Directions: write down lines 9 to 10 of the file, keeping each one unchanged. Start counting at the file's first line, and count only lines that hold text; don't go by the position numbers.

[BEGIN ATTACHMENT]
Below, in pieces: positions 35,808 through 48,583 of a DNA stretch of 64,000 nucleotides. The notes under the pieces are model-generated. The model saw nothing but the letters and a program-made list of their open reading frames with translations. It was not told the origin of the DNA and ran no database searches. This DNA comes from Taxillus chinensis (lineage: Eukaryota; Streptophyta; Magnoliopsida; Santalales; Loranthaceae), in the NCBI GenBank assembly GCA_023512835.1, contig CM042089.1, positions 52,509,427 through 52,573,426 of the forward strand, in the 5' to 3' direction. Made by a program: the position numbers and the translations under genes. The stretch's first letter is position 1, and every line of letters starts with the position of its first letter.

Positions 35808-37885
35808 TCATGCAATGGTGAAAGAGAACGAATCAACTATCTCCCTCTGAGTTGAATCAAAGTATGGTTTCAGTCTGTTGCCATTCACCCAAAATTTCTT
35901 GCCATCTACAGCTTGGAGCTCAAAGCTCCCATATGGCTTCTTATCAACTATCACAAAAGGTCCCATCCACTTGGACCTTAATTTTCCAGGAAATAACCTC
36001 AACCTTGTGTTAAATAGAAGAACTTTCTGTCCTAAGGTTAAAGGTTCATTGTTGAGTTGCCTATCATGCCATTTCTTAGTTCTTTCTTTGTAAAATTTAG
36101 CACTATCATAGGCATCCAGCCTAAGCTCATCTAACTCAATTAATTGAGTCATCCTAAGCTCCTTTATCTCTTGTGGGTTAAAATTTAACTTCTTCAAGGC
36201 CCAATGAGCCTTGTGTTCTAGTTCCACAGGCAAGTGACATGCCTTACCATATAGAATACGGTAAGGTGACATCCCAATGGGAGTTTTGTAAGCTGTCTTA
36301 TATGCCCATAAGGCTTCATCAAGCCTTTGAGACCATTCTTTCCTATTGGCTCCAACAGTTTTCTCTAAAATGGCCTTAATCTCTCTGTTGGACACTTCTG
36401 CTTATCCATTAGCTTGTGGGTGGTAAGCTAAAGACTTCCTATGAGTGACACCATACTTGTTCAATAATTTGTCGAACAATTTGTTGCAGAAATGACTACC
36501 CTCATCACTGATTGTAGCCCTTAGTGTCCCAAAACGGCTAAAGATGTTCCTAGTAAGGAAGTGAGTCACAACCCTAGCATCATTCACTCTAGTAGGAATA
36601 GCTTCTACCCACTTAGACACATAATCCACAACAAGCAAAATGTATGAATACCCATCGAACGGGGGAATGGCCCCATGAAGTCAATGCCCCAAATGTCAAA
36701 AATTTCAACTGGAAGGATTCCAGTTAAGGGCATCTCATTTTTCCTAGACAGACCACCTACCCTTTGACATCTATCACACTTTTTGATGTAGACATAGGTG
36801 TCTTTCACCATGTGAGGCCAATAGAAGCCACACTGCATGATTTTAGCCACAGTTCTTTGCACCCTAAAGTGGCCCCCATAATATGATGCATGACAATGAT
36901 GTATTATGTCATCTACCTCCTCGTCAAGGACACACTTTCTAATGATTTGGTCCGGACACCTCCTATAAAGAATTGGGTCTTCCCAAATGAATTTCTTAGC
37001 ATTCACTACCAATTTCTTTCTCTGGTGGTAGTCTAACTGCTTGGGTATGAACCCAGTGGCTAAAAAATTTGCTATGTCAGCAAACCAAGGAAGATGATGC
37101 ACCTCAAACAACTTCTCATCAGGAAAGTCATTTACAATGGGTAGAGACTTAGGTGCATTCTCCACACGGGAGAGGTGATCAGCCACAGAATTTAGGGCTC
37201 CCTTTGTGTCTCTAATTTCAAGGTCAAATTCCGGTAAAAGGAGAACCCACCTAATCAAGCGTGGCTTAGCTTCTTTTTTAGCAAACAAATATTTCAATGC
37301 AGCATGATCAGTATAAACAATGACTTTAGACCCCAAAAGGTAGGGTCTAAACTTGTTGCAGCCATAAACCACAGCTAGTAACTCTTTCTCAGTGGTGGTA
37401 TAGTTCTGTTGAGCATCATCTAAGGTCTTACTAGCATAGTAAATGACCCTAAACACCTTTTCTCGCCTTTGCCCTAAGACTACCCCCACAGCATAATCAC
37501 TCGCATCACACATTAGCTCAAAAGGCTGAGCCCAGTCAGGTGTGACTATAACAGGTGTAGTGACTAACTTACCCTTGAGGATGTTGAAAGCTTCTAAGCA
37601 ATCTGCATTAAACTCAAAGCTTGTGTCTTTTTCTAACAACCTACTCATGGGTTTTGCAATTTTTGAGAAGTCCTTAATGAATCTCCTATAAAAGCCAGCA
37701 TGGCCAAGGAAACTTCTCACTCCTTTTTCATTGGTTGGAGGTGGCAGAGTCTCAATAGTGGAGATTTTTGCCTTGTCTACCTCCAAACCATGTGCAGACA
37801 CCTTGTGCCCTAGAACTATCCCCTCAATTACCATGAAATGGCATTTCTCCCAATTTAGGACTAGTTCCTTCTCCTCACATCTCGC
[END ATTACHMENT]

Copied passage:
36401 CTTATCCATTAGCTTGTGGGTGGTAAGCTAAAGACTTCCTATGAGTGACACCATACTTGTTCAATAATTTGTCGAACAATTTGTTGCAGAAATGACTACC
36501 CTCATCACTGATTGTAGCCCTTAGTGTCCCAAAACGGCTAAAGATGTTCCTAGTAAGGAAGTGAGTCACAACCCTAGCATCATTCACTCTAGTAGGAATA